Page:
Social media election: Digital platforms take centerstage in campaign strategy for Pakistan 2024 polls

Social media election: Digital platforms take centerstage in campaign strategy for Pakistan 2024 polls
Pakistan's former prime minister Imran Khan's supporters wear scarves with prints of his Pakistan Tehreek-e-Insaf (PTI) party as they listen to a virtual election campaign on phones at Khan's PTI office in Islamabad on February 3, 2024. (AFP/File)
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Updated 07 February 2024
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Social media election: Digital platforms take centerstage in campaign strategy for Pakistan 2024 polls

Social media election: Digital platforms take centerstage in campaign strategy for Pakistan 2024 polls
  • Young voters constitute 45 percent of the electorate, including about 22 million of those recently added to the electoral roll
  • Political parties say digital platforms provided them innovative ways to reach out to people and enlist their support

ISLAMABAD: Members of the social media teams of Pakistan’s major political parties said on Wednesday digital platforms were extensively utilized in the lead-up to the general elections tomorrow to influence young voters, as experts pointed out that politics and social media had become inseparable in today’s Internet age.
According to Pakistan’s election commission, young voters constitute 45 percent of the nearly 129 million electorate this year. To connect with around 73 million social media users, political parties and independent candidates leveraged digital platforms to convey their messages and sway potential voters.
This trend was particularly evident in Imran Khan’s Pakistan’s Tehreek-e-Insaf (PTI) party, which frequently complained of a lack of a level playing field, citing the arrests of its leaders and supporters in recent months that led to restrictions on its public gatherings.
As a result, the PTI relied on virtual rallies by utilizing social media platforms and, for the first time, used artificial intelligence (AI) to disseminate messages from Khan, who has been incarcerated in a high-security prison in Rawalpindi.
“To counter abductions and arrests, we initiated virtual gatherings and rallies that began from Dec. 17,” Jibran Ilyas, a key member of the PTI’s social media team, told Arab News. “These proved highly successful as many of our leaders had gone into hiding.”
He said one of the significant innovations done by his team was the use of AI to spread Khan’s message, adding it captured people’s attention in the country and was also appreciated by those living abroad.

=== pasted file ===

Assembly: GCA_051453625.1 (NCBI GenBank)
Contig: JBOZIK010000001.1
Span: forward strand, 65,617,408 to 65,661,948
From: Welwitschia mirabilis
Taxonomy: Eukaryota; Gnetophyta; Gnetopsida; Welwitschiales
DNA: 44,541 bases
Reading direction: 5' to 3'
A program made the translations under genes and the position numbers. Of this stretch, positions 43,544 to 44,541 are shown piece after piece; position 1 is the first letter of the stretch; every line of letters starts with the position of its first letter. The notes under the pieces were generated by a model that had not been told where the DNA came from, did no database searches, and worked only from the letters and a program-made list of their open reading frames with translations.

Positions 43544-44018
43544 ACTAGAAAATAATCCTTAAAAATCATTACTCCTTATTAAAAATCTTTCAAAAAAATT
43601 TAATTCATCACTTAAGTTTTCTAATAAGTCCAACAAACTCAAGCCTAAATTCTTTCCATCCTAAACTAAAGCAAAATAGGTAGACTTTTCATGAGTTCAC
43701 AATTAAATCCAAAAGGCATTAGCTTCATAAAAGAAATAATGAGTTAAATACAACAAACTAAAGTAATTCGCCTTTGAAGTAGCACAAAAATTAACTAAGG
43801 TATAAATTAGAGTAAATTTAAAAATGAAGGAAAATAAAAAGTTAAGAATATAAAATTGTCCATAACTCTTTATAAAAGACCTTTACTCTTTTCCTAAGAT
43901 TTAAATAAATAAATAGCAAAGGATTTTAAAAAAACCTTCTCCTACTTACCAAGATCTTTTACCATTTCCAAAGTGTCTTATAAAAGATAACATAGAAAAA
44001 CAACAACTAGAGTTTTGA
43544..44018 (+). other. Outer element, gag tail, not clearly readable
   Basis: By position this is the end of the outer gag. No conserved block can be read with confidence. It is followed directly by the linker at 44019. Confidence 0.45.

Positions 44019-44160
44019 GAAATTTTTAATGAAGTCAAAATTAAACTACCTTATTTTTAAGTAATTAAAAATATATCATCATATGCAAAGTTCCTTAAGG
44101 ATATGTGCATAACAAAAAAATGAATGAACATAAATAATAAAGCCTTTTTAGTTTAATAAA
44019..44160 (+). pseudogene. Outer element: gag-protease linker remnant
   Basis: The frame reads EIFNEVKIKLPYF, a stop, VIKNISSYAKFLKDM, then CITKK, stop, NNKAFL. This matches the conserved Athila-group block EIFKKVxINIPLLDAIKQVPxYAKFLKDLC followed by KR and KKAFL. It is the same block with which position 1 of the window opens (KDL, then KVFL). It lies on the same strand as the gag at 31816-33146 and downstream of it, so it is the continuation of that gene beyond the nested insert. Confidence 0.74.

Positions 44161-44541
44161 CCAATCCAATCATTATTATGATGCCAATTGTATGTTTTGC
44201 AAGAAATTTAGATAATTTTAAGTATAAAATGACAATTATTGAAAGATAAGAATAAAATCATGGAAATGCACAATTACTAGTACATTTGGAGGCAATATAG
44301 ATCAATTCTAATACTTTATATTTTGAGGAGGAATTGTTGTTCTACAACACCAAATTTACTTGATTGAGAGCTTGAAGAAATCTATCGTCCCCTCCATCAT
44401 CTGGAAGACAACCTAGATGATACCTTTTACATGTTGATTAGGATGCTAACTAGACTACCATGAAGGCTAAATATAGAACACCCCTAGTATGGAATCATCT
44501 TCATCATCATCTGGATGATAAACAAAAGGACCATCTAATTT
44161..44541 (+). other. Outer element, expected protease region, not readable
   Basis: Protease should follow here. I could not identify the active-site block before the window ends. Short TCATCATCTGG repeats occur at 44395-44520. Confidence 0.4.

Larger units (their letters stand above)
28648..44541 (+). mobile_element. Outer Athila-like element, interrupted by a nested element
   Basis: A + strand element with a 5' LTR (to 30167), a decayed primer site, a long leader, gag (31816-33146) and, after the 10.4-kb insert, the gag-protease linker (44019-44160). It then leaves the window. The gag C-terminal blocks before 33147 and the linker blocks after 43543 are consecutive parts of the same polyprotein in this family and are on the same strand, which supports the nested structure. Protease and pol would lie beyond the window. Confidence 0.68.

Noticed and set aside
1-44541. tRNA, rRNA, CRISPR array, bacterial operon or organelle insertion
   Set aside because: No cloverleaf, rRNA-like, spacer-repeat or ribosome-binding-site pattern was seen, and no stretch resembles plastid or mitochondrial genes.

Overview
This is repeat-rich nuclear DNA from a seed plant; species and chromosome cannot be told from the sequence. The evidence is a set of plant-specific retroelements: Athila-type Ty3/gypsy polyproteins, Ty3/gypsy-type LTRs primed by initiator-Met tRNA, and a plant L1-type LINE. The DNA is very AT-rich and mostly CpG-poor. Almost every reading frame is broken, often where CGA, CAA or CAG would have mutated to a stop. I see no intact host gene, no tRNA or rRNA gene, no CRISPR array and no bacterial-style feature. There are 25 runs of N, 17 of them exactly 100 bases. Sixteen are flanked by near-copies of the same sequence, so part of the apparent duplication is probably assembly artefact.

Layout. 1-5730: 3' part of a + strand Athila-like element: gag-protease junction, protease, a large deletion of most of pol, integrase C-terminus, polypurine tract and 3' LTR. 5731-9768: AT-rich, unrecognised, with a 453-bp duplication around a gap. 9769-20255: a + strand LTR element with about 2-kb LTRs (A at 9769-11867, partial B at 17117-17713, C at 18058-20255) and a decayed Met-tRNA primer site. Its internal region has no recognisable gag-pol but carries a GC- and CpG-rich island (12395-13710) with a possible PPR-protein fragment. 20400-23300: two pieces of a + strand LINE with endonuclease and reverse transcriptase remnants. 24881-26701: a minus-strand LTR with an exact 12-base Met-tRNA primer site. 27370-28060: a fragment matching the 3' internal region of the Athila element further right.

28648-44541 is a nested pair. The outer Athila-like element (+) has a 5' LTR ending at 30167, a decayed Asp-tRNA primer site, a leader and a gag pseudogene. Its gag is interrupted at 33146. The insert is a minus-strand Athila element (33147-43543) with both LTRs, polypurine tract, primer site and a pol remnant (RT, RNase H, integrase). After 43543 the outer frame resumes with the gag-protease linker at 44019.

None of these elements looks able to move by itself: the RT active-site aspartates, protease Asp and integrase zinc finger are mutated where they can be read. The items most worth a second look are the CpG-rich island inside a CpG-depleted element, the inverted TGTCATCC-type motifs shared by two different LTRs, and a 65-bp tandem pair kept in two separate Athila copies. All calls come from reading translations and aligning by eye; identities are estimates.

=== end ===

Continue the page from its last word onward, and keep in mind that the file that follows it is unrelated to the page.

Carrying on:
“We used the AI technology to replicate Khan’s voice, which was highly successful, as people were eager to hear his message,” he continued.
Ilyas called the last few months a “period of adversity” for his party, though he maintained that the PTI’s digital innovations were vital to rejuvenate its supporters.
The Pakistan Muslim League-Nawaz (PML-N), Khan’s rival political faction, was not far behind when it came to the use of social media forums.
“In this election, our primary target audience was the youth, particularly the approximately 22 million new voters who were added to the electoral list,” Abubakar Umar, a top member of the PML-N’s social media team, told Arab News.
“Therefore, we concentrated on digital platforms to connect with them, recognizing their preference for social media over newspapers or television,” he said, adding his party had placed greater emphasis on digital outreach ahead of the elections to highlight its achievements during the previous tenures.
“We made a concerted effort to enhance our social media presence,” he continued. “The feedback from our supporters had been encouraging, reflecting that our efforts were successful.”
The Pakistan Peoples Party’s (PPP) digital media head, Sharjeel Inam Memon, said social media was also a key part of his political faction’s election strategy since it provided a valuable way to communicate directly with the people of Pakistan.
“It is particularly important for young, urban voters who are regular social media users and don’t always read newspapers or watch evening news bulletins on television,” he told Arab News.
Memon said the PPP used social media platforms to communicate with two key audiences.
“On the one hand, we used platforms like Facebook, TikTok, X, Instagram and WhatsApp to speak to [our party supporters], giving them information about events happening near them and opportunities to become part of the campaign,” he informed.
Other than that, Memon added, it used the social media to share messages of hope and help with struggling people in different parts of Pakistan.
Nighat Dad, executive-director of the Digital Rights Foundation, said all political parties had heavily relied on the Internet technology to promote their agendas and campaigns.